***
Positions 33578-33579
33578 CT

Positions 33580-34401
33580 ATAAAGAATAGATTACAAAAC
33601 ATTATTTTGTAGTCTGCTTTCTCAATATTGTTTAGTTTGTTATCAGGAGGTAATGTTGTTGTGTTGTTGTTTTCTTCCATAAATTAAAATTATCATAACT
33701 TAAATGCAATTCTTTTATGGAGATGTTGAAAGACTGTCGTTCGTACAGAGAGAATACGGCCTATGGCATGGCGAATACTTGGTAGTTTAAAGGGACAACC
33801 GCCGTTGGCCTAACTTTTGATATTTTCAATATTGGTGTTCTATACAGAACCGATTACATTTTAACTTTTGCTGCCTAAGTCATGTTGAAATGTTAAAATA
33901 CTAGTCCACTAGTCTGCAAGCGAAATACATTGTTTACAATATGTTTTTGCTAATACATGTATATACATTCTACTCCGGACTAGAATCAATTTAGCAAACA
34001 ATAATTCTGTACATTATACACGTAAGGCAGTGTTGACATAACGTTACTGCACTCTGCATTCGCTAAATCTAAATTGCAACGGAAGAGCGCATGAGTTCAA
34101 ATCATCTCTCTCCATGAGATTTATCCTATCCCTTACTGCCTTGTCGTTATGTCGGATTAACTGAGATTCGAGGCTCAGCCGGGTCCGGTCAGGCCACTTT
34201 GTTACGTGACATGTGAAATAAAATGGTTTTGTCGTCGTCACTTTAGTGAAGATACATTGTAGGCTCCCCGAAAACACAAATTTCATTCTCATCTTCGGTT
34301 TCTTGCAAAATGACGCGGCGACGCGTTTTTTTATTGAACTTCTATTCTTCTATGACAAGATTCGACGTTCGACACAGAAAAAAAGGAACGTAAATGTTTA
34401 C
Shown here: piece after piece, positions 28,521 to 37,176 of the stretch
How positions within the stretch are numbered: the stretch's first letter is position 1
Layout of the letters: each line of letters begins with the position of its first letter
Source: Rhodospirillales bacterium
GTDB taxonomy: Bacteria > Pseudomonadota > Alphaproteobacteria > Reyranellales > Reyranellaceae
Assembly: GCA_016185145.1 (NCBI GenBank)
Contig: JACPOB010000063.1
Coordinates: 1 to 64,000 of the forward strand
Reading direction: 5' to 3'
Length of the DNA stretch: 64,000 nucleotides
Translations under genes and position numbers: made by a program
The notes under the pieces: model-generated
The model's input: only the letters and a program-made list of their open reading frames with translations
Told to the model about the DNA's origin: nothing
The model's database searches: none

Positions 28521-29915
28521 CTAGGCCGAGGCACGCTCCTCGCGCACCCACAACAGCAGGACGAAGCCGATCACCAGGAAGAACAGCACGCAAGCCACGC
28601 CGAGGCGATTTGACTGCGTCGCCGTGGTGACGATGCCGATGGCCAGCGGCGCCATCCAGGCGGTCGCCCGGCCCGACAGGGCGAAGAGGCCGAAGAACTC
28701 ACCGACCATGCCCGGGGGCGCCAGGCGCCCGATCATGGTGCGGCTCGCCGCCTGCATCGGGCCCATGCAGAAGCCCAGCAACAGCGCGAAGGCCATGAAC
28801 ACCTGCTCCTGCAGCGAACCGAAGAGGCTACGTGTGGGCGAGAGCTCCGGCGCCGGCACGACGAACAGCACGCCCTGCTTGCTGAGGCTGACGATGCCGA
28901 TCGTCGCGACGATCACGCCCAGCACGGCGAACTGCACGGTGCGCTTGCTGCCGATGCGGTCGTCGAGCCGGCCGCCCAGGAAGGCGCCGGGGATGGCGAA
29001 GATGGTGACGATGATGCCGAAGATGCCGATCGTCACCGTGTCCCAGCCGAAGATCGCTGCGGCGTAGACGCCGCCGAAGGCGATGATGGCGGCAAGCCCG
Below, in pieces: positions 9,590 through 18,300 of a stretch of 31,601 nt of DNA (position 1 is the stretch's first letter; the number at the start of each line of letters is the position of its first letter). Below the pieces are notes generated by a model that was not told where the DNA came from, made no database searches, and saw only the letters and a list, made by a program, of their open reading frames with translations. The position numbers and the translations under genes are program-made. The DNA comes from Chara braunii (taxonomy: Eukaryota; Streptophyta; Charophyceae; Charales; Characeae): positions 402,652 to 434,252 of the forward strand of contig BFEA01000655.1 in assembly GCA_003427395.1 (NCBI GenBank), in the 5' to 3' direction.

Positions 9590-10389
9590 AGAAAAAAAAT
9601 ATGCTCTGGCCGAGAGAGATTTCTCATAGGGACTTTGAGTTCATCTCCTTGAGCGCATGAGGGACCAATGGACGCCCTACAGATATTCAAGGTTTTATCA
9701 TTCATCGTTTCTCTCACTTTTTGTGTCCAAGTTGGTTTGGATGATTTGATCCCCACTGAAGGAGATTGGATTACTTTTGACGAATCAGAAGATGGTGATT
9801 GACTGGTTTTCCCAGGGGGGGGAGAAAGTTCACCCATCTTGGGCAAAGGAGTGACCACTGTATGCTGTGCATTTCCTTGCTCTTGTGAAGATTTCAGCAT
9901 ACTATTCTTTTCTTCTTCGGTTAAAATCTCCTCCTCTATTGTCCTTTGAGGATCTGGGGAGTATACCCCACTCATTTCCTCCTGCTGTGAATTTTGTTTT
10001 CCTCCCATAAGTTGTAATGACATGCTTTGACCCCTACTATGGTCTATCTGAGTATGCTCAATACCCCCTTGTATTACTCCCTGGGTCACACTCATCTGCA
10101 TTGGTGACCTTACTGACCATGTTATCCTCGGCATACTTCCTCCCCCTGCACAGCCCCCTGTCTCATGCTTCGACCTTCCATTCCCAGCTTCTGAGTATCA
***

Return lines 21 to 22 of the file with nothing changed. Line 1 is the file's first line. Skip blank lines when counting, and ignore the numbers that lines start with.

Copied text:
Coordinates: 1 to 64,000 of the forward strand
Reading direction: 5' to 3'